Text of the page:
Do not feel guilty about this for one minute. You worked in your current role for about 15 months. For an entry level position and a young person, this is exactly the time when folks start looking at other options. No one expected you to stay in the job for much longer than 15 months and if you did I would question your drive and ambition. As you get older, you will likely change jobs less but in the first years of your career you will likely change jobs about every 12 to 18 months. This is particular true in Tech.

The good news is you will take all of your experience testing and integrated code to your new position. This great for you and for the company. I wish all of my developers had that experience.

Previously, I worked as a manager at large US Bank. A huge part of the job is moving people, contingency planning for people and replacing people. Literally we would have calls where the whole point of the conversation is to discuss who needs a new challenge, who is available and who needs to move along.

Congratulations on your new job. Keep a positive attitude. Do good work to transition your responsibilities and tackle your new role with enthusiasm. You are doing great.

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Re: Guilt of job switch

Fri Apr 10, 2020 8:57 pm

If you do your research and a new job is a better opportunity you have to do it.. In my business you forge strong bonds with people but you can't let that matter. Do what benefits you long term and do it the right way. In the long run it's the better way to go.
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Re: Guilt of job switch

Fri Apr 10, 2020 9:26 pm

You'll still be friends with your colleagues. The only thing is that you won't see them every work day.

So just do it & move to the new job. The guilt will recede sooner or later.
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Re: Guilt of job switch

Fri Apr 10, 2020 10:14 pm

There shouldn't be any guilt.

Look at LinkedIn - you'll find a number of profiles where people change positions within a company roughly every 18-24 months. Some leave and go to new companies altogether after 2-3 years. It's not your parents' workforce where people would go to a job or a firm and stay there for 40 years. Now, some people do stumble upon the right environment and deal which works for them, so that type of work longevity isn't entirely gone.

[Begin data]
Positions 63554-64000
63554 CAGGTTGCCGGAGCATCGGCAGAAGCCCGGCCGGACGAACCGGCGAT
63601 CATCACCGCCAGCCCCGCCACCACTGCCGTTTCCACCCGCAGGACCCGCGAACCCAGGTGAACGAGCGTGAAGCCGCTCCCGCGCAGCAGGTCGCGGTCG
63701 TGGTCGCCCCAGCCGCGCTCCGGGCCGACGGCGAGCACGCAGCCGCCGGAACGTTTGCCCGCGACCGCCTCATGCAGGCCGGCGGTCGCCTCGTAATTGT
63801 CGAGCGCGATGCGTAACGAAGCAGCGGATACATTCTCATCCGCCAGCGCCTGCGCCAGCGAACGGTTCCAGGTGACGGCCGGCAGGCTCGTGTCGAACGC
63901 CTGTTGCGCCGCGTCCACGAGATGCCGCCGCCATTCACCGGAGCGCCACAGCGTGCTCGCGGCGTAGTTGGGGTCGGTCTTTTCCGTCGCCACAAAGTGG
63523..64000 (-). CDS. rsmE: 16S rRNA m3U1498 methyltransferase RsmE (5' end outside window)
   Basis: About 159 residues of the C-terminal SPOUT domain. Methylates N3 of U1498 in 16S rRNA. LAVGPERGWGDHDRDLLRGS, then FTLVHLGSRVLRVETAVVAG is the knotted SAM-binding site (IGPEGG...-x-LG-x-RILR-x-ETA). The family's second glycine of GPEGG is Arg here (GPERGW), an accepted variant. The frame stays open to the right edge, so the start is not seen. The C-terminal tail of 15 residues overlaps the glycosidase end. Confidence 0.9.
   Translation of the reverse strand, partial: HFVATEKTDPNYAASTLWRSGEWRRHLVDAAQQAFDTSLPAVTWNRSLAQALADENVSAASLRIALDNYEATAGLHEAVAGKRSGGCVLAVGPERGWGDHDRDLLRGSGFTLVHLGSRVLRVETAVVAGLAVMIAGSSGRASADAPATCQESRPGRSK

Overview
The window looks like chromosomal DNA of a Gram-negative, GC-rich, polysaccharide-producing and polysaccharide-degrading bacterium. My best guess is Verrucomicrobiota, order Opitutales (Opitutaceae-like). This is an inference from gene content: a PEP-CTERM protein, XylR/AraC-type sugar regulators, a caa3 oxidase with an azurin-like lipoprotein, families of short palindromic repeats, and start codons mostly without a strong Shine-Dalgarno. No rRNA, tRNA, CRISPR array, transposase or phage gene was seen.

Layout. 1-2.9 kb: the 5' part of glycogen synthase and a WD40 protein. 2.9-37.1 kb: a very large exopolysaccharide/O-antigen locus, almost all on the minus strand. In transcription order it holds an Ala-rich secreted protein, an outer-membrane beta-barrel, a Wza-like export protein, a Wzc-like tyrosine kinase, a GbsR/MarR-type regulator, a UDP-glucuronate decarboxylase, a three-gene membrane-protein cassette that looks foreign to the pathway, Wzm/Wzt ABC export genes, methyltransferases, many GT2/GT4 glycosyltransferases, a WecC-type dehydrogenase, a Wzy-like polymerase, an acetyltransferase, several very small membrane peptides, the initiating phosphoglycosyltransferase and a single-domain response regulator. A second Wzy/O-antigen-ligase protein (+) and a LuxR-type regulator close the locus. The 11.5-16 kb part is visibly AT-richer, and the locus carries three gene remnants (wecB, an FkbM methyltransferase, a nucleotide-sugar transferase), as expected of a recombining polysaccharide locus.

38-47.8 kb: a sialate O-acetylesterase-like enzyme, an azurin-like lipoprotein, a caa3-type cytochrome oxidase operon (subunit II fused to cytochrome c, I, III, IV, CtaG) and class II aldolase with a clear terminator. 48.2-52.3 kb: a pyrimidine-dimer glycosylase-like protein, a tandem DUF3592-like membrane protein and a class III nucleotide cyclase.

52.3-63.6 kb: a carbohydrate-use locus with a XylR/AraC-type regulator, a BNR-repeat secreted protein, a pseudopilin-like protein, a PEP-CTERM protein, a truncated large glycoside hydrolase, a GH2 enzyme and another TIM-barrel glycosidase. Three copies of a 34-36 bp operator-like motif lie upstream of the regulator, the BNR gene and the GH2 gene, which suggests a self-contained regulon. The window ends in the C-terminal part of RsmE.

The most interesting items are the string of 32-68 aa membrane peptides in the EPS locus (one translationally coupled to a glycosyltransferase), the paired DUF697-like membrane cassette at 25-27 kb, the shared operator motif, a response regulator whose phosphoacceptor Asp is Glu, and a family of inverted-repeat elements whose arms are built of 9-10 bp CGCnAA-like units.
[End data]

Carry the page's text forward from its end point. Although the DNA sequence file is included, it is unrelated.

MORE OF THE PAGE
Some companies, such as State Farm, promote internal moves and see it as a good thing. You could come in as a systems engineer and then in 3 years, find yourself on a team developing marketing collateral for agents in the field.

One thing to remember - when being asked about it for future opportunities in the future, particularly if you interview externally, and you are asked about your change in positions within the company, always use the phrase "I was invited to join the team...." and leave it there and move on.
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Re: Guilt of job switch

Fri Apr 10, 2020 10:36 pm

Guilt just means you are a good person. It's OK to be selfish when it comes to your career. Nobody going to look out for you, but yourself. The only thing I would worry about is job security. While my husband is not an engineer, he had so many jobs fall through at the last minute due to freeze on hiring, budget cuts. I would only be concerned because of this pandemic.
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Re: Guilt of job switch

Sat Apr 11, 2020 5:41 pm

Take the new gig and don't look back.
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Re: Guilt of job switch

Sat Apr 11, 2020 8:34 pm

You can still remain friends with all of these people.

Ultimately, it's your career. A career needs to be mutually beneficial to both parties. At the end of the day, you're another expense and an expense that needs to be justified.

You've already made it known that you were looking for another job so staying with them would be a poor choice if you ask me.